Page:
The male reproductive system consists of three main components:
The testicles (also called testes) are part of the male reproductive system. The testicles are two oval organs about the size of large olives. They are located inside the scrotum, the loose sac of skin that hangs behind the penis. The testicles make the male hormones, including testosterone, and produce sperm, the male reproductive cells. Disorders of the testes can lead to serious complications, including hormonal imbalances, sexual dysfunction and infertility.
The epididymis is a long, narrow tube, which is coiled and contained beneath a fibrous sheath. Uncoiled, the epididymis would be approximately nineteen feet in length. The epididymis sits on the back of the testis, and it is divided into head, body and tail regions. Here sperm undergo their final development and maturation, and are stored until they are made available for ejaculation. From the epididymis, sperm proceed into the vas deferens, also known as the spermatic cord.
The vas deferens is a narrow, muscular tube that connects the testicles (where sperm is produced) to the urethra. During ejaculation, the sperm flows out of the testicles, through the vas deferens, and into the tube (urethra) that leads outside the body through the penis.
Several glands, such as the prostate gland, add fluid to the sperm along the way.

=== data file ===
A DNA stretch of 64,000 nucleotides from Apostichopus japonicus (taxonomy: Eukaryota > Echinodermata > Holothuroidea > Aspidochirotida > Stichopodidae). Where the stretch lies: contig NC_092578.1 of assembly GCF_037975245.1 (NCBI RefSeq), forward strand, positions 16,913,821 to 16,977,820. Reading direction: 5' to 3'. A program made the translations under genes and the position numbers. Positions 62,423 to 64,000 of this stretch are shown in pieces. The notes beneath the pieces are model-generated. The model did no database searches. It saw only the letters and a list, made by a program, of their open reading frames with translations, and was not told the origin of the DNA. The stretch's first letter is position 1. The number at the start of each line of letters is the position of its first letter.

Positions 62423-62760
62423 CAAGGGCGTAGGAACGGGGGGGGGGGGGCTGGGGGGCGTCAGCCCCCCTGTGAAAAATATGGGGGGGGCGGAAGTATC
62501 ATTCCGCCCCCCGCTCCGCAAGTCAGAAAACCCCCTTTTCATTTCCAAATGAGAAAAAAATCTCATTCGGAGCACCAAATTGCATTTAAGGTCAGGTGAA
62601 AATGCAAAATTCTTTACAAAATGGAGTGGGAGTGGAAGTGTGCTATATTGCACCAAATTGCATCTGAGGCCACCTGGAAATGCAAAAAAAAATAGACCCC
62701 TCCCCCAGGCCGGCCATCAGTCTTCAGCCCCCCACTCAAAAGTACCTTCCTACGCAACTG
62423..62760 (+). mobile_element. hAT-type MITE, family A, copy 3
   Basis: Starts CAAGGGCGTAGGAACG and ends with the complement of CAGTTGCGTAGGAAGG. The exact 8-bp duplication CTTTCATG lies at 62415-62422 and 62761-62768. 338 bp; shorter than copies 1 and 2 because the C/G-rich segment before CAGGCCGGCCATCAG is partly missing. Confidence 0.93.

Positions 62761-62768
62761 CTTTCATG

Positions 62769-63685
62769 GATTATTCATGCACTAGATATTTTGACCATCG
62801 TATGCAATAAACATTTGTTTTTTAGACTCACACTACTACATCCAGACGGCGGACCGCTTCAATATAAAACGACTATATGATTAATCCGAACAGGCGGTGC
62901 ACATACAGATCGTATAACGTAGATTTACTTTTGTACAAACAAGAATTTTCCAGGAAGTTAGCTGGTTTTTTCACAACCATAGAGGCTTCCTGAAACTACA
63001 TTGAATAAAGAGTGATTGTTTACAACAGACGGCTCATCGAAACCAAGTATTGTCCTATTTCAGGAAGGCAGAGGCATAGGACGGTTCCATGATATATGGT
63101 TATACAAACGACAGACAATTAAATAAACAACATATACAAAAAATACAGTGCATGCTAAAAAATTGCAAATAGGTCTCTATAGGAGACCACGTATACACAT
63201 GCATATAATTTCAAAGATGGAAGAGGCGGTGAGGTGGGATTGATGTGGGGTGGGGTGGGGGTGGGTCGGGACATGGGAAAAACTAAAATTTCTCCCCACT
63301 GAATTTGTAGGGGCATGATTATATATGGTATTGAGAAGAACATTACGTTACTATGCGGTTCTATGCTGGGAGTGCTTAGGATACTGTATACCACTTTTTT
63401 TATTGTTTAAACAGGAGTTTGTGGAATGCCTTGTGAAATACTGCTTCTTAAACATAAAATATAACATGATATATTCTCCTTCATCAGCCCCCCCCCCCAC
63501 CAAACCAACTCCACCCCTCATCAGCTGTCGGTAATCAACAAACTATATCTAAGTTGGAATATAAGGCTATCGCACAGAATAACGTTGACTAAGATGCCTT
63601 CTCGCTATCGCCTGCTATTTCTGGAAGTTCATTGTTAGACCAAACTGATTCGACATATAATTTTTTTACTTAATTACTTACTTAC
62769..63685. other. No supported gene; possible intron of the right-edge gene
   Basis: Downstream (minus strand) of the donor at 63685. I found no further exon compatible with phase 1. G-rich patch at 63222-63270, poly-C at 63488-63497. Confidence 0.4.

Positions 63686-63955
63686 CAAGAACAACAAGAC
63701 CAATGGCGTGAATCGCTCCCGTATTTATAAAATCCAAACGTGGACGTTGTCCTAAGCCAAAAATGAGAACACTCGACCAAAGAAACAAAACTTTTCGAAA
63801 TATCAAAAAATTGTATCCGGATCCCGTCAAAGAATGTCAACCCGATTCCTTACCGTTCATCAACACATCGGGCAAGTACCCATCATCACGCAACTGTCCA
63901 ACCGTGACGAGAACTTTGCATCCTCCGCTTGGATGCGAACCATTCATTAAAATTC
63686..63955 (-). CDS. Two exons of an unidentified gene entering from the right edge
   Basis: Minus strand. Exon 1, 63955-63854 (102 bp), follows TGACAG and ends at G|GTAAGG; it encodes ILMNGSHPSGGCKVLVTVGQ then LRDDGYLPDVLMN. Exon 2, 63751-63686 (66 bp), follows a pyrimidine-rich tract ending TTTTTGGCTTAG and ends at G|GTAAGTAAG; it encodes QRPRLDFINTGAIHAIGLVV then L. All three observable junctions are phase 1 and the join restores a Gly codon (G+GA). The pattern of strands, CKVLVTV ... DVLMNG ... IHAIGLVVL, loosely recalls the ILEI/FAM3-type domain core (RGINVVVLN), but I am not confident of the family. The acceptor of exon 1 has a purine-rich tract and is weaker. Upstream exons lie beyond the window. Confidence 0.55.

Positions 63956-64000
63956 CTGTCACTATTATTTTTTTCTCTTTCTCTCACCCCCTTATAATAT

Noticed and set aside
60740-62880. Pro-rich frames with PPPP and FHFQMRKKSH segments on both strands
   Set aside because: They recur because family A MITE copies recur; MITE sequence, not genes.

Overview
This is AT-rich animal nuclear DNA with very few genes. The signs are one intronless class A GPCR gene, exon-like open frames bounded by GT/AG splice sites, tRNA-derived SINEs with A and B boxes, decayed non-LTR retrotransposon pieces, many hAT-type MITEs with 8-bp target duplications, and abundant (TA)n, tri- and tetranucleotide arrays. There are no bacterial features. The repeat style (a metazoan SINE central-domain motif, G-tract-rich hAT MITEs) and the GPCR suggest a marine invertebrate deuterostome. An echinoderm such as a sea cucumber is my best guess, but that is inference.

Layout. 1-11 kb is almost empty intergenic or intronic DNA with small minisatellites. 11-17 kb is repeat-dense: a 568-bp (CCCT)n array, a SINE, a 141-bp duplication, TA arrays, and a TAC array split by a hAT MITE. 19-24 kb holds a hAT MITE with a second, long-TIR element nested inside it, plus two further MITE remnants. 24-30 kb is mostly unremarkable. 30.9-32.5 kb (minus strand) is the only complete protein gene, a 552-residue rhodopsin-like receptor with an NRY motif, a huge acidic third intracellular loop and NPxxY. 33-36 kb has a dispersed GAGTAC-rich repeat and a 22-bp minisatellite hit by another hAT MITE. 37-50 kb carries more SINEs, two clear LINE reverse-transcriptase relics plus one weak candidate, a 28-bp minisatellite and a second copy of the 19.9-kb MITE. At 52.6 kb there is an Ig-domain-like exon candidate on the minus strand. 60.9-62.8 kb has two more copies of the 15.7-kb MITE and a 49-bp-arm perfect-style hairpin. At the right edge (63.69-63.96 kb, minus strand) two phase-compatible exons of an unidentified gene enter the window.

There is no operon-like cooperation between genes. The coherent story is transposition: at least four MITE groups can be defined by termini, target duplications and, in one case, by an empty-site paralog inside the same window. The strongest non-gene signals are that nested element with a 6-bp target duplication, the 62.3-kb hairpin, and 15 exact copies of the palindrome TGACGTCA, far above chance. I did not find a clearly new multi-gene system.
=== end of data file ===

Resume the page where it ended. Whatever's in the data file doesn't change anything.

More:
Normal male reproductive physiology
The production of sperm is a very complicated process that begins at puberty and lasts, in healthy males, until death. The production of sperm begins in the testicles and is controlled by several hormones. These hormones are regulated by the hypothalamus and the pituitary gland located in the brain.
The hypothalamus regulates the hormonal activity of the pituitary gland by secreting gonadotropin-releasing hormone (GnRH). This hormone controls the production of the gonadotropins, follicle-stimulating hormone (FSH) and luteinizing hormone (LH), from the pituitary. LH triggers the production of testosterone (a hormone needed for sperm production). FSH also triggers hormones that help with sperm production.
From beginning to end, sperm production takes about 72 days. Sperm spend their first 50 days in the testicles and the last 22 to 24 days in the epididymis. It is in the epididymis that sperm mature and gain motility (the ability to swim). During sexual activity, motile sperm are ejaculated into the female reproductive tract and begin their journey through the cervix and uterus to the fallopian tubes, the site of fertilization. There are many pockets (crypts), folds or ‘wrong turns’ along the way that can prevent many of the sperm from reaching their final destination. This is why so many sperm are needed for the fertilization process.
Over 15% of couples experience difficulty in conceiving a child after attempting for one year. Although in the past infertility problems were attributed to the woman, we now know that a male factor plays a role in almost one half of cases.
Causes of male infertility can be divided into two categories; physical abnormalities of the male reproductive tract, such as epididymal or vas obstruction or impaired sperm production and secondly, abnormalities of the sperm themselves. However in most cases of male infertility the cause is unknown.
To determine male fertility we carry out a semen analysis where we test the number, activity and shape of the sperm.